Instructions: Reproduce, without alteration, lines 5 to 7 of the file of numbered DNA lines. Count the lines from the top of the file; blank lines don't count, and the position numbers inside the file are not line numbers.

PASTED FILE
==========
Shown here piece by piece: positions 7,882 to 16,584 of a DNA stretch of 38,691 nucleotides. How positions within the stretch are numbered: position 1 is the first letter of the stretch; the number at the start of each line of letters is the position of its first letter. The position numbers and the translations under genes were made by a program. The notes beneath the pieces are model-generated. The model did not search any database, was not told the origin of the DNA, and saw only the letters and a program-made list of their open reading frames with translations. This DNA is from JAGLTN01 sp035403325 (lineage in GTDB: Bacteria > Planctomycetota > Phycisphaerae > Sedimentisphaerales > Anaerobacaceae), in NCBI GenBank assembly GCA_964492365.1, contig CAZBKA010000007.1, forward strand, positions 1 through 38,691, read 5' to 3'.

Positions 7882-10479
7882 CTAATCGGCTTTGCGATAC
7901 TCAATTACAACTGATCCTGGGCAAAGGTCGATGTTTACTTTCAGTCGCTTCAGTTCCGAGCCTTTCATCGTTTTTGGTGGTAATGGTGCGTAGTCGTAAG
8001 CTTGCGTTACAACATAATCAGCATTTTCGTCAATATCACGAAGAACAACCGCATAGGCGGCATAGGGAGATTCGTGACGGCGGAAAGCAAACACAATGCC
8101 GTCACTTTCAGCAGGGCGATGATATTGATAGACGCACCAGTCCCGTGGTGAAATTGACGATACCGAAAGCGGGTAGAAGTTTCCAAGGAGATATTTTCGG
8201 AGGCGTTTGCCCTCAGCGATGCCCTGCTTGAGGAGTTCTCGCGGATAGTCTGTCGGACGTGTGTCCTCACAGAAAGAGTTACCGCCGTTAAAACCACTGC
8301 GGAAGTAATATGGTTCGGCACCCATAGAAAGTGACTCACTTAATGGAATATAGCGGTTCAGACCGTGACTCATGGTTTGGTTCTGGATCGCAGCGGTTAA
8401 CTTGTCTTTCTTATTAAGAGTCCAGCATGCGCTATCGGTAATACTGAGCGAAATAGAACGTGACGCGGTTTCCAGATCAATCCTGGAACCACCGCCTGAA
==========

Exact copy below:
8001 CTTGCGTTACAACATAATCAGCATTTTCGTCAATATCACGAAGAACAACCGCATAGGCGGCATAGGGAGATTCGTGACGGCGGAAAGCAAACACAATGCC
8101 GTCACTTTCAGCAGGGCGATGATATTGATAGACGCACCAGTCCCGTGGTGAAATTGACGATACCGAAAGCGGGTAGAAGTTTCCAAGGAGATATTTTCGG
8201 AGGCGTTTGCCCTCAGCGATGCCCTGCTTGAGGAGTTCTCGCGGATAGTCTGTCGGACGTGTGTCCTCACAGAAAGAGTTACCGCCGTTAAAACCACTGC